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1st September 1914

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The Recruiting Committee which organised the recent Territorial boom in South Beds and who managed to draw in enough recruits to bring the local companies of the 5th Battalion, Beds Regiment, almost up to full strength, are now to carry on another campaign in order to gain recruits both for home and foreign service.

To make an early start the Committee were called together by the Mayor (Councillor W. J. Primett) on Tuesday evening [September 1st, 1914], and one very interesting result of the meeting was that Mrs Stuart-Wortley [wife of district troop commander Major-General the Hon E. J. Montagu Stuart-Wortley] undertook to lead lady workers in a recruiting campaign throughout Bedfordshire.

Another very important matter which came before the meeting was the formation of additional Territorial battalions, a matter dealt with in a letter only issued from the War Office the previous day. The Mayor said it was their duty to get all the recruits they possibly could, and he hoped their efforts would be even more successful than in the past.

Some men were beyond the time for service but there were many young men, careless and indifferent to the danger the country was in, and it was time they had a rude awakening. He did not want to see conscription, but he would like to shake some of these young men up and make them take the burden of the country on their shoulders a little more than in the past.

Mrs Stuart-Wortley asked the Committee to avail themselves to the fullest possible extent of the help of ladies in the recruiting movement, because they could work "close to the ground" taking small meetings and addressing women, for it was somewhat due to the women that the men were not coming forward as fast as they might. They might think England had embarked on a sort of Quixotic enterprise in fighting for France and Belgium and that, while this was all very well, it did not concern them very much. They must be made to realise they would be the sufferers in we had not an adequate new Army in training. If women realised it was at their own peril that they kept the men back, they would see the wickedness of doing so.

Following questions about whether recruitment would involve the formation of a 6th Battalion, Bedfordshire Regt, and whether recruits would be taken either for the Territorials or the Regular Army, Major-General Stuart-Wortley said it had been decided in this serious crisis to ask Territorials if they would volunteer for service abroad. In the Division he had the honour to command 90 per cent had volunteered for foreign service. Those who had not volunteered to do so would return to their headquarters and form the nucleus of fresh battalions not to be raised, while new recruits would be asked whether they would like to go abroad.

When an existing battalion was brought up to war strength and left the country, the new battalion would form a reserve for the unit gone abroad. Even if there was a whole Territorial battalion formed of men who did not wish to go abroad they could enlist another whole battalion of men who would go, and in fact there was no limit to recruiting.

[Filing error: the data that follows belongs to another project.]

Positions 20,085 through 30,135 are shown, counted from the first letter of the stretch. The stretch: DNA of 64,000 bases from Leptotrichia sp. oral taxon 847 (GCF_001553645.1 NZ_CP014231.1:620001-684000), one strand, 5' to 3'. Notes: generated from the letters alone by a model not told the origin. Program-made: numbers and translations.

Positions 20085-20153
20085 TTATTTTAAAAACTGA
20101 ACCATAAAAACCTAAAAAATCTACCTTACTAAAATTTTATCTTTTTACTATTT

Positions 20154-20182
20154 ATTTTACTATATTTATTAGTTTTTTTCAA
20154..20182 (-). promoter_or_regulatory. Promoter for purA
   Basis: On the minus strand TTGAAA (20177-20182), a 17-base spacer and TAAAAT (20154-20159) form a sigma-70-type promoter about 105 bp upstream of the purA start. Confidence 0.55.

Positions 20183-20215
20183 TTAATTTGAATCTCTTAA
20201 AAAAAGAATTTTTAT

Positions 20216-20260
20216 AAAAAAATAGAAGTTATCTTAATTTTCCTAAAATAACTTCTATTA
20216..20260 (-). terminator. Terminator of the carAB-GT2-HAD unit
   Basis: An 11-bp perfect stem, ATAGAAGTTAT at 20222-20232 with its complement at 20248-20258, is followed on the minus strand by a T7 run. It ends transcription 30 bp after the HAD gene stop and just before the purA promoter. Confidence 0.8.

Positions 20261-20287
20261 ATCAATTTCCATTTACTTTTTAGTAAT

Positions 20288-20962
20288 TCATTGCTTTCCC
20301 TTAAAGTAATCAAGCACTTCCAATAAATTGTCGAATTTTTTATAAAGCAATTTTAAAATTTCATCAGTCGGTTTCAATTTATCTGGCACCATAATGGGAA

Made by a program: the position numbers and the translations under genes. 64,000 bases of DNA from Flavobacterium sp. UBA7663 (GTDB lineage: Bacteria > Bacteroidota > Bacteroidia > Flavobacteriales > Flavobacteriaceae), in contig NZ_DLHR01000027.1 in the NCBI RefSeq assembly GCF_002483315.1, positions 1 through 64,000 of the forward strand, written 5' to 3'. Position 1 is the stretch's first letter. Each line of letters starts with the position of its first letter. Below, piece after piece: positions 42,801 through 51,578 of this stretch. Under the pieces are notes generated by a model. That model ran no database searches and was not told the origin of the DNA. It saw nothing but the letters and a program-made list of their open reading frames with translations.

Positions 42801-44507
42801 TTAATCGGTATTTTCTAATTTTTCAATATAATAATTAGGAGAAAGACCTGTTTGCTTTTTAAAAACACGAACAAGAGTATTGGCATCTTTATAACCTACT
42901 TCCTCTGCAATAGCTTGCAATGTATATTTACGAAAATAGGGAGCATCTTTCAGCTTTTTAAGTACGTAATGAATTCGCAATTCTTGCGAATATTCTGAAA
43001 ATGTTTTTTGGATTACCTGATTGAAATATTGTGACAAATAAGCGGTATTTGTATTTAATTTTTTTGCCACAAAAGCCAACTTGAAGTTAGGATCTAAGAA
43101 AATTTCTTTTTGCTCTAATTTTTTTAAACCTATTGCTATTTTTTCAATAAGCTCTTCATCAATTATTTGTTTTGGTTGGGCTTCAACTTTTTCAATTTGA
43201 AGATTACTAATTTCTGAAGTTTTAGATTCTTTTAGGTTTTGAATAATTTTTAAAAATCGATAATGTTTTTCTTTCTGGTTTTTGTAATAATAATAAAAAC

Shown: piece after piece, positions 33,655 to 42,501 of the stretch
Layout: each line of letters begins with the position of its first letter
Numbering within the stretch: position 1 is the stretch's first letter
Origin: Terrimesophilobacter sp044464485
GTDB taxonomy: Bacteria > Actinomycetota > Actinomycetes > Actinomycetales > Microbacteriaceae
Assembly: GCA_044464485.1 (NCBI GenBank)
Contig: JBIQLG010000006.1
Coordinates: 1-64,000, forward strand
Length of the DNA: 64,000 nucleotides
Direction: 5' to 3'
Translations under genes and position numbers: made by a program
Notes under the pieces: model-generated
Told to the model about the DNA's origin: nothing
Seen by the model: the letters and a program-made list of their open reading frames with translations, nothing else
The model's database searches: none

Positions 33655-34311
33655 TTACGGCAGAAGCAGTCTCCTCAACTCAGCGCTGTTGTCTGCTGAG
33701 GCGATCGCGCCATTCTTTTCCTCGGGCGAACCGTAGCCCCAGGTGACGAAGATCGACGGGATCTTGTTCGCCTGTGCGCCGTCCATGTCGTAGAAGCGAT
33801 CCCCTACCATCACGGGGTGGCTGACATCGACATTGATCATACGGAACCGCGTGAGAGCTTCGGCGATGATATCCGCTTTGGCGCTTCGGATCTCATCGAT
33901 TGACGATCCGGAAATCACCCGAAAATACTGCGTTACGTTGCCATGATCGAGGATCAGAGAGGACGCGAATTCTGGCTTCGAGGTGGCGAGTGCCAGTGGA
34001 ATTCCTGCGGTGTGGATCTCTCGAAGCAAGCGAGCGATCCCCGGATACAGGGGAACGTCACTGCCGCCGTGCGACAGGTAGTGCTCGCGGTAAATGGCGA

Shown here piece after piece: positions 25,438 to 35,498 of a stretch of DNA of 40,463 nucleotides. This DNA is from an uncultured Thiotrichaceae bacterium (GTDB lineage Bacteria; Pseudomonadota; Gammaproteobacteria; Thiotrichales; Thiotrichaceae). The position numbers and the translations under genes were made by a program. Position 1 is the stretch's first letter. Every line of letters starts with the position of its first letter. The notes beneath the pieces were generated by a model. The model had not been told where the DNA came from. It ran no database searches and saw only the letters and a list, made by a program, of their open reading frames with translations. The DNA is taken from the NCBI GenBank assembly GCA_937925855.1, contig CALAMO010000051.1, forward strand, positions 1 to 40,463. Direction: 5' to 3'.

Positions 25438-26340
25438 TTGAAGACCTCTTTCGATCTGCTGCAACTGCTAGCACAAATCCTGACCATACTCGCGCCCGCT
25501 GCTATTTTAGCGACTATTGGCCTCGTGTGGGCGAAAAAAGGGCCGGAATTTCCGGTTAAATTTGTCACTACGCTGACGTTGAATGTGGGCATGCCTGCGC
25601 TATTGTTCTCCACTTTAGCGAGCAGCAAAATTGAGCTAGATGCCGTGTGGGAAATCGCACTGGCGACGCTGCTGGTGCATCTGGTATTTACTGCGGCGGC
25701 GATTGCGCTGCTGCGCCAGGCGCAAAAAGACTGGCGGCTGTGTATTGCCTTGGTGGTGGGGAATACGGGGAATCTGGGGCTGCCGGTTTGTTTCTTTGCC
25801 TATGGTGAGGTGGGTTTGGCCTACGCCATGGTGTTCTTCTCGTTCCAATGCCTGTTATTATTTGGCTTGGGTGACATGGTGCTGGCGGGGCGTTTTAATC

As to recruiting for the Regular Army, Major-General Stuart-Wortley said the first 100,000 had been completed, and he thought it was Lord Kitchener's desire now that recruiting in the Territorial force should be as strong as possible.

It distressed him a great deal to see a lot of able-bodied young men loafing at the street corners, looking on at football matches etc. They waved Union Jacks and sang "Rule Britannia" but that was not much good. They should join the forces.

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New recruitment campaign begins

Re. photograph that accompanies this Luton News article from 1st September 1914. I have a large framed original copy of this photograph which belonged to my grandfather, Harold Charles Squires. It was taken on the platform of Luton railway station, and the men in the photograph have signed the picture frame. They were on their way to St Albans, where they signed up on 1st/2nd September to the 24th Battalion, London Regiment (The Queen's). I have managed to identify most of their names and army service numbers from the signatures. At least two of the men in the picture were killed, and several more were wounded (my grandfather included) when the 24th Battalion took part in their first action at Givenchy on the night of 25th/26th May 1915. This action was reported in detail in local and national newspapers, including the Daily Express. I am curious to know why this group of men decided to join a London regiment rather than the Bedfordshires, and whether they were 'pals' who knew each other beforehand, e.g. members of local football or cricket clubs (my grandfather was a keen sportsman who played for St Matthew's teams).

This is fantastic information

This is fantastic information to have, to add to the photograph. If you'd like to share this, then comment here, and I'll add the info to the main article OR add the image as an object in the database, and write a short piece about it.

Photo

Thanks for your reply David. Since posting my comment on the article I have found the answer to my question elsewhere on the site - the weekly blog page for 3rd September 1914 lists the names of the men who signed my grandfather's photograph. As I suspected, many of them were from local sports clubs. I will post a copy of the photograph in the Objects section and write a short piece to accompany it.